Earlier this week I posted meditations that I had contributed to the 2011 and 2012 editions of our church’s Lenten devotional. The first such book came out in 2010: it seems like my contribution to that inaugural edition fits well with Easter Saturday, the painful space between Crucifixion and Resurrection during which many Christians keep vigil. (Here are the Easter Vigil readings prescribed for this year in the Revised Common Lectionary.) I tried that discipline several years ago; I even set my watch to wake me up at 1am and 4am to continue the cycle of readings — but slept right through both alarms…
So instead of my usual Saturday morning links round-up, I’ll repost my 2010 Lenten devotional and wish you all — in its proper time — the joy of Easter.
“You are all children of the light and children of the day. We do not belong to the night or to the darkness. So then, let us not be like others, who are asleep, but let us be awake and sober.” (1 Thess. 5:5-6, TNIV)
Read: Matthew 26:36-46
Eyes closed, head bowed, voice silenced… On the surface, prayer looks and sounds more like sleeping than staying awake. (If you’re like me, you’ve even had the embarrassing experience of nodding off in the middle of prayer one Sunday morning.) Yet when Jesus came upon his sleeping disciples that fateful night, he coupled the commands “Stay awake” and “pray” (Matt 26:41, NRSV). For in fact, we are more awake when we pray than at any other time.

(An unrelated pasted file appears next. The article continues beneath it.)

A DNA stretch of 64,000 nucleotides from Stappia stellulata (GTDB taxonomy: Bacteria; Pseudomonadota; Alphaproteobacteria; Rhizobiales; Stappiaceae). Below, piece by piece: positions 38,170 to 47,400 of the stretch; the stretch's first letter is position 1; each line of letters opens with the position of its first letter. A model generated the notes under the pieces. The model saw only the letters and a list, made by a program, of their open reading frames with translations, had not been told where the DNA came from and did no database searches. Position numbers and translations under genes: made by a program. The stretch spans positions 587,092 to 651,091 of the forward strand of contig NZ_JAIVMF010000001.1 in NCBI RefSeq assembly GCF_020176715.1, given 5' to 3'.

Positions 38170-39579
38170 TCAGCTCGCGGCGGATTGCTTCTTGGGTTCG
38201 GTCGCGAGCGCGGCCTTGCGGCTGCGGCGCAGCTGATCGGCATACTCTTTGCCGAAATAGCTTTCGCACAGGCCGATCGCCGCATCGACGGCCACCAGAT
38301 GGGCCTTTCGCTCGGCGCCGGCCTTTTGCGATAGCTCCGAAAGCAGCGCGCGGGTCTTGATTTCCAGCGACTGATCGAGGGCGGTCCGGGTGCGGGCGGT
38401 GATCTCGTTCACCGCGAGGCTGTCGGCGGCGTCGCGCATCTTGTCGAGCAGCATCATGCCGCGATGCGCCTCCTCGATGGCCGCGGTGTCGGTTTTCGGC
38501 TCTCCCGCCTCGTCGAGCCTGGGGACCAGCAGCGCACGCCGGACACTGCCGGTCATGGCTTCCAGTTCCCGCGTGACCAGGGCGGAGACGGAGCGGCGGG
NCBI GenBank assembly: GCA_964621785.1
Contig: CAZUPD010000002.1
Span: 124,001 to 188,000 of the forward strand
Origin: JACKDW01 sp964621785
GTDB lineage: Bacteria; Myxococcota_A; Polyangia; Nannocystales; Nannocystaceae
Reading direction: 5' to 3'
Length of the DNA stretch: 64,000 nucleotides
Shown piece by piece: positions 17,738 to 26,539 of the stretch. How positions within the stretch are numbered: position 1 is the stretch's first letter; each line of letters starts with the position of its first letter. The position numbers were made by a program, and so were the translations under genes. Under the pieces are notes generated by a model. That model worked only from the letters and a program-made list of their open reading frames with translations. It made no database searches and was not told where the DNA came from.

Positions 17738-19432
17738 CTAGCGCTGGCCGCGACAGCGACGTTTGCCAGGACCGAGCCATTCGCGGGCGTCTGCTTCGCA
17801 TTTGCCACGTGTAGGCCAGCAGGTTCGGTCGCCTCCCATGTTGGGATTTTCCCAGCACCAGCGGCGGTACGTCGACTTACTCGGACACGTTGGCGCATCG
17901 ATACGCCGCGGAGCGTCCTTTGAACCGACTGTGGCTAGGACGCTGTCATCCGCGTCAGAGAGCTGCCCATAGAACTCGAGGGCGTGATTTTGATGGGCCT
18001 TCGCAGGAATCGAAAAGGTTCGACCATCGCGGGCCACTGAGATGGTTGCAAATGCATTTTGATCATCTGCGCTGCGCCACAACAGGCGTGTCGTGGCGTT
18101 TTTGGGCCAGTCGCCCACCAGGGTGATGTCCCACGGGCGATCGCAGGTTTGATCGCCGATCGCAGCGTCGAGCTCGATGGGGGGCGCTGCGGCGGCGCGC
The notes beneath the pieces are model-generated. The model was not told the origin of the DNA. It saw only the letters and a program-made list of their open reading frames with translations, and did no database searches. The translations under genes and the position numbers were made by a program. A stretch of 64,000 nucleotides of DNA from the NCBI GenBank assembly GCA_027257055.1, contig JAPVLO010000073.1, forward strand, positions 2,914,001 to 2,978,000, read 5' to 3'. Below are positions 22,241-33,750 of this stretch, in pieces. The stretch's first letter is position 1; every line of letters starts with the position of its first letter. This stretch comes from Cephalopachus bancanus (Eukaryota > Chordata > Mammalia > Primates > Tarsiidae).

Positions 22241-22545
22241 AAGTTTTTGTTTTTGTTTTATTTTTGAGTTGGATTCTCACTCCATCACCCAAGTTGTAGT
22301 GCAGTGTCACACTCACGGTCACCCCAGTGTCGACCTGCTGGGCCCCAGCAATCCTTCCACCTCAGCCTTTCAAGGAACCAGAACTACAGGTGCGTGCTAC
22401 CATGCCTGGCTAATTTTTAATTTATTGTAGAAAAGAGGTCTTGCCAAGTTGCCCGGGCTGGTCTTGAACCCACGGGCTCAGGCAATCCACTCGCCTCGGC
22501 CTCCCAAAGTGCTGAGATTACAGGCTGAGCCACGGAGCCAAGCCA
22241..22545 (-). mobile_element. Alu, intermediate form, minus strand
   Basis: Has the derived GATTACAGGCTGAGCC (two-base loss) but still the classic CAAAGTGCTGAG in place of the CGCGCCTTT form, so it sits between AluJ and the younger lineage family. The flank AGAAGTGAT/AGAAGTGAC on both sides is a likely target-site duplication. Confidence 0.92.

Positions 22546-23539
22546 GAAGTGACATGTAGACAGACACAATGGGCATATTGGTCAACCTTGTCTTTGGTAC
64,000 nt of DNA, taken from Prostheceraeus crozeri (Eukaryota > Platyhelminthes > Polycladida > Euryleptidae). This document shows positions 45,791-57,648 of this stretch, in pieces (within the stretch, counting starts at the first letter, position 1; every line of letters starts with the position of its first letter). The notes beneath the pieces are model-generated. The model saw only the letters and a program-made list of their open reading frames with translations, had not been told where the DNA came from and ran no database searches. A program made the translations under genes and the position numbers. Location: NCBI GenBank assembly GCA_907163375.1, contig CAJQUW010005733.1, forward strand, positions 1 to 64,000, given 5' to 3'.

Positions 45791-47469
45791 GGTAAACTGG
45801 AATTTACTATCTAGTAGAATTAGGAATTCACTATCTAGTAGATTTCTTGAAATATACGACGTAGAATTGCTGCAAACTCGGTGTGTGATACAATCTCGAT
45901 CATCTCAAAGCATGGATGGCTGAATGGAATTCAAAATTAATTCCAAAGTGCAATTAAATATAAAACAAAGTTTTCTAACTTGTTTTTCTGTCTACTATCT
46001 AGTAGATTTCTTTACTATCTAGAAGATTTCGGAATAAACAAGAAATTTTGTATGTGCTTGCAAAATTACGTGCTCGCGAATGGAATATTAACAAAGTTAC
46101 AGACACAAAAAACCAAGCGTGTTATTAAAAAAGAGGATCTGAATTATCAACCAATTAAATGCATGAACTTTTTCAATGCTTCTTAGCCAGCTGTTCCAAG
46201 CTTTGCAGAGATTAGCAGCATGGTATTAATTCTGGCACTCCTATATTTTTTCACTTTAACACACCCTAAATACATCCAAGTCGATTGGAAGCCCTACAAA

Eyes wide open, head held high, voice raised, we spend hour after waking hour rocked like infants to spiritual slumber by the back-and-forth routines of our lives. Work, play, and, yes, religion can become soul-numbing habits, leaving us unaware of God’s startling presence and unresponsive to his calling. He finds us, like the drowsy disciples in the garden, unprepared for the time of trial.
But eyes closed, head bowed, voice silenced, we are fully awake in prayer, ears itching to hear even the stillest, smallest voice of God. So that even if the cups of our various petitions cannot pass from us, we are ready to respond, with our Lord, “Yet not what I want but what you want” (v. 39).
Father, keep us from the sleep of this darkened world; make us instead children of the day, awakened to your love, your glory, and your purposes for our lives. Amen.